What Is Red Ocean Strategy?
Whether it’s acquiring customers or establishing a brand, an organization has to go through several challenges to survive. They need…
September 28, 2021 | 4 mins read
Whether it’s acquiring customers or establishing a brand, an organization has to go through several challenges to survive. They need to devise strategies that boost their market share. Red ocean strategy helps survival in a competitive market where organizations choose to grow aggressively rather than tap into an unexplored market space. Red ocean strategy is associated with operating in a known and crowded market space. Red ocean strategy examples demonstrate level of competition, associated risks and profit-making opportunities. A red ocean market is called so because of the cut-throat competition it witnesses.
Let’s find out the red ocean strategy meaning in greater detail.
Red ocean strategy is a plan of action to make a product survive (and make profits) in a competitive market. The strategy aims to beat the competition. Red ocean strategy examples show certain characteristics associated with red ocean theory. They are:
Red ocean strategy examples tell us that an organization must choose between low cost and differentiation. According to the red ocean theory, they’ll have to align all their activities in a specific strategic direction.
Red ocean strategy gives a clear view of customer needs in an established market. It’s a big advantage, but the competition is fierce—every player is trying to carve out a niche for themselves by offering better quality and deals. A red ocean strategy will work if the organization has faith in its product and strategies. Let’s look at some examples to make the red ocean strategy meaning clearer.
Reliance Jio entered a red ocean market in telecommunication with strong, established players Airtel and Vodafone. Well-versed with the red ocean strategy meaning, they offered unique deals and generous internet packs that eventually made Jio a market leader.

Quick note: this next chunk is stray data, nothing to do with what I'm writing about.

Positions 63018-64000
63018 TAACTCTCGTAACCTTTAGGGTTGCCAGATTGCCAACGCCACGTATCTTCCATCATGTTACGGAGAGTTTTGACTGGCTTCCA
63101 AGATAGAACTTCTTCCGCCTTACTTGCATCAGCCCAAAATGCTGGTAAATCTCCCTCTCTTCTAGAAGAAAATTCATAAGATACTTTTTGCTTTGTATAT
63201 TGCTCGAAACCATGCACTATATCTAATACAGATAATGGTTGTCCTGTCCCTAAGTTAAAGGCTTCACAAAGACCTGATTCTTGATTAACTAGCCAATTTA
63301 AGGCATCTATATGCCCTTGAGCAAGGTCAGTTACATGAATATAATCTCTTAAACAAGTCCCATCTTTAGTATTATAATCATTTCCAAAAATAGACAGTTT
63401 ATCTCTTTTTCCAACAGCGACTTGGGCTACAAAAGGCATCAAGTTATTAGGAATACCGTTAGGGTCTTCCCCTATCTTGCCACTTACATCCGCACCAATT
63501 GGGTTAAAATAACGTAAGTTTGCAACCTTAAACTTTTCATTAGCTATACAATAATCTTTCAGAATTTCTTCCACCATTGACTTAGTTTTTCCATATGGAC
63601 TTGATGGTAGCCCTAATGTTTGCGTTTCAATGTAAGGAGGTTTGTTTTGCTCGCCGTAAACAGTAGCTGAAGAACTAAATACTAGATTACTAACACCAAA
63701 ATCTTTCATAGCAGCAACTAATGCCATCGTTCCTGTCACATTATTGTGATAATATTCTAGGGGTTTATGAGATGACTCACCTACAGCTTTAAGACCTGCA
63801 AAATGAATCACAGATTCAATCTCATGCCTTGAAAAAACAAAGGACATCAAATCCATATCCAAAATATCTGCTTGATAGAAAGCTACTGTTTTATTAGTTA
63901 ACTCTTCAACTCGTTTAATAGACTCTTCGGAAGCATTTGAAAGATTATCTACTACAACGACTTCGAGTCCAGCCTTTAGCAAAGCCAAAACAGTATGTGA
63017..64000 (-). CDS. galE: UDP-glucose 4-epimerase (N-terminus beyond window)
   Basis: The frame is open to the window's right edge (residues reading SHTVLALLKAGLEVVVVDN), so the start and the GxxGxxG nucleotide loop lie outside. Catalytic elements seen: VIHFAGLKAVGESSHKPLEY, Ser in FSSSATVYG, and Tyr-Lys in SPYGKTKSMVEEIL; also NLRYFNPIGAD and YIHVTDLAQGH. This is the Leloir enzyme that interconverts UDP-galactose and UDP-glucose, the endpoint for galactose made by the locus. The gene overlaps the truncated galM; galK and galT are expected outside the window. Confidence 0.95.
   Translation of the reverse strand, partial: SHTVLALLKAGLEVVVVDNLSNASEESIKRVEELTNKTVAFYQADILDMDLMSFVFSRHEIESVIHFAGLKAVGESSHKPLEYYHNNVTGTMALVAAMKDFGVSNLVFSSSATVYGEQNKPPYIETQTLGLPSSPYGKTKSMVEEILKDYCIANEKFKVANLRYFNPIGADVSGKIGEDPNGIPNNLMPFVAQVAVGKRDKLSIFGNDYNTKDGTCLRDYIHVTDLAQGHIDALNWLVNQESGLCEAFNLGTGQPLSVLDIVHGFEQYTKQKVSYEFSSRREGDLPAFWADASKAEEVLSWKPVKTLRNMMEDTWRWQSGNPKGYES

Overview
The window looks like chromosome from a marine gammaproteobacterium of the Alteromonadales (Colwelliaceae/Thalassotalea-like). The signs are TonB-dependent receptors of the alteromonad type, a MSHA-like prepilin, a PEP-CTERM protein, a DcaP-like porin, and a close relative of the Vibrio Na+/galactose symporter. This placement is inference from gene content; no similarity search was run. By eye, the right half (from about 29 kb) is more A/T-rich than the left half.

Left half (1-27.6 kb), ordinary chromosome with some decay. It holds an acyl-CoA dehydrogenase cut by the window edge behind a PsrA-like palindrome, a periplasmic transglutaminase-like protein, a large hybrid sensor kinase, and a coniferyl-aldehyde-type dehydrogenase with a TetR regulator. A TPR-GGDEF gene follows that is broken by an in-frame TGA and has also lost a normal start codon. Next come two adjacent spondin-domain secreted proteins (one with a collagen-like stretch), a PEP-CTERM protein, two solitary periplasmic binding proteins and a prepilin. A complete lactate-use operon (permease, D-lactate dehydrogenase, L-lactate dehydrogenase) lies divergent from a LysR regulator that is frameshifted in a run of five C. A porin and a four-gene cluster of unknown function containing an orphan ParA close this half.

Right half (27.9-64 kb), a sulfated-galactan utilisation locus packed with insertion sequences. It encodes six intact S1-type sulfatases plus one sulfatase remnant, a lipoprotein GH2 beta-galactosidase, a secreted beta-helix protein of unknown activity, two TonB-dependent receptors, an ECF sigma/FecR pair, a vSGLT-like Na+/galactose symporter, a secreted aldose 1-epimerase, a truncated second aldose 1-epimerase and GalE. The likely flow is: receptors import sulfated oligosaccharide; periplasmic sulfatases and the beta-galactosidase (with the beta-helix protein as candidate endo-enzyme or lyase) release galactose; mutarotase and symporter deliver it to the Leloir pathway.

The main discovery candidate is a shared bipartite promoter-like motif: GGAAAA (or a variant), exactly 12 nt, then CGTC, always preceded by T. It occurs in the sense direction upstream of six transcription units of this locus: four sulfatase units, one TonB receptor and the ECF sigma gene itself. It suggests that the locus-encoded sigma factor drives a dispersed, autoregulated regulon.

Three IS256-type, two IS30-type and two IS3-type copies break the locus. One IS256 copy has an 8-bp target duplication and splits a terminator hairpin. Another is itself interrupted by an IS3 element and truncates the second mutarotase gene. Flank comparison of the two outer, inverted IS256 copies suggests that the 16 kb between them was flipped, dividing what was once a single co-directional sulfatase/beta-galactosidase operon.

Ryanair is a European airline that used the red ocean strategy to operate in a saturated market. They chose a low-cost model to offer basic air services and cheap airfares compared to their competitors.
It is difficult to challenge established competition. But, red ocean strategy examples such as Jio are proof that an organization can be successful in a red ocean market with the right strategies and products.
Red ocean theory is effective in fighting market competition, but managers must look for greener pastures (in this case, blue oceans). Red ocean traps are assumptions that managers make while devising market-centric strategies that can affect their ability to see market spaces with greater opportunities. There are six red ocean traps:
Managers must identify red ocean traps that restrict them from entering promising market spaces. Getting the red ocean strategy meaning will take them closer to making profits in a highly saturated and competitive industry.
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